Using a screening method that previously identified a compound in apple peel as a muscle-boosting agent, a team of University of Iowa scientists has now discovered that tomatidine, a compound from green tomatoes, is even more potent for building muscle and protecting against muscle atrophy.
Muscle atrophy, or wasting, is caused by aging and a variety of illnesses and injuries, including cancer, heart failure, and orthopedic injuries, to name a few. It makes people weak and fatigued, impairs physical activity and quality of life, and predisposes people to falls and fractures. The condition affects more than 50 million Americans annually, including 30 million people over age 60, and often forces people into nursing homes or rehabilitation facilities.
"Muscle atrophy causes many problems for people, their families, and the health care system in general," Christopher Adams, M.D., Ph.D., UI associate professor of internal medicine and molecular physiology and biophysics, said.
"However, we lack an effective way to prevent or treat it. Exercise certainly helps, but it's not enough and not very possible for many people who are ill or injured," he said.
In a new study, Adams searched for a small molecule compound that might be used to treat muscle atrophy.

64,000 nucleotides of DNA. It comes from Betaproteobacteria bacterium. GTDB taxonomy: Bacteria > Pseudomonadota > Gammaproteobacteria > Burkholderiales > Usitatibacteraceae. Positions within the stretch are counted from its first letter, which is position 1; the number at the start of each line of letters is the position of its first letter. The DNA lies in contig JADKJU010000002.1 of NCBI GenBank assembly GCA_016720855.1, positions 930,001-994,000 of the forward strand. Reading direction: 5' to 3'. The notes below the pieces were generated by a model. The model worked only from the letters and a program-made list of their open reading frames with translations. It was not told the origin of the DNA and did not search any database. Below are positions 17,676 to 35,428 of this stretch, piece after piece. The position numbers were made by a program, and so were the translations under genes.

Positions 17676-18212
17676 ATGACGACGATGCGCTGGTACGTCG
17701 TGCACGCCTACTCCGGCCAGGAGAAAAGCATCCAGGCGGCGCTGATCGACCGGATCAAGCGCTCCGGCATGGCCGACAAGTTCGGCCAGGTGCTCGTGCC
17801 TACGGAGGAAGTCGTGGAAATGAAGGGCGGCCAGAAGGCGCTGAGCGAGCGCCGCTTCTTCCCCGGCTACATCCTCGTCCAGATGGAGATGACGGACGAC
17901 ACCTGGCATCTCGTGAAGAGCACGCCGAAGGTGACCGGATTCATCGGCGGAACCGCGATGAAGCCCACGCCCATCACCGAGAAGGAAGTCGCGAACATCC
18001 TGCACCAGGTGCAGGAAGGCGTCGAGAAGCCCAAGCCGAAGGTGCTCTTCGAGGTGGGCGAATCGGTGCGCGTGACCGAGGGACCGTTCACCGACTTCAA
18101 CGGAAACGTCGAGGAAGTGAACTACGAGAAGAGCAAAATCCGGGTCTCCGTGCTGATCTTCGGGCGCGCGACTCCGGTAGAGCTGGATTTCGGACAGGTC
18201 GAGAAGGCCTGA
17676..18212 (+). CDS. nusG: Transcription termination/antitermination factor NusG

He zeroed in on tomatidine using a systems biology tool called the Connectivity Map, which was developed at the Broad Institute of MIT and Harvard University.
Adams discovered that tomatidine generates changes in gene expression that are essentially opposite to the changes that occur in muscle cells when people are affected by muscle atrophy.
After identifying tomatidine, Adams and his team tested its effects on skeletal muscle. They first discovered that tomatidine stimulates growth of cultured muscle cells from humans.
Their next step was to add tomatidine to the diet of mice. They found that healthy mice supplemented with tomatidine grew bigger muscles, became stronger and could exercise longer. And, most importantly, they found that tomatidine prevented and treated muscle atrophy.
The findings are published online in the Journal of Biological Chemistry.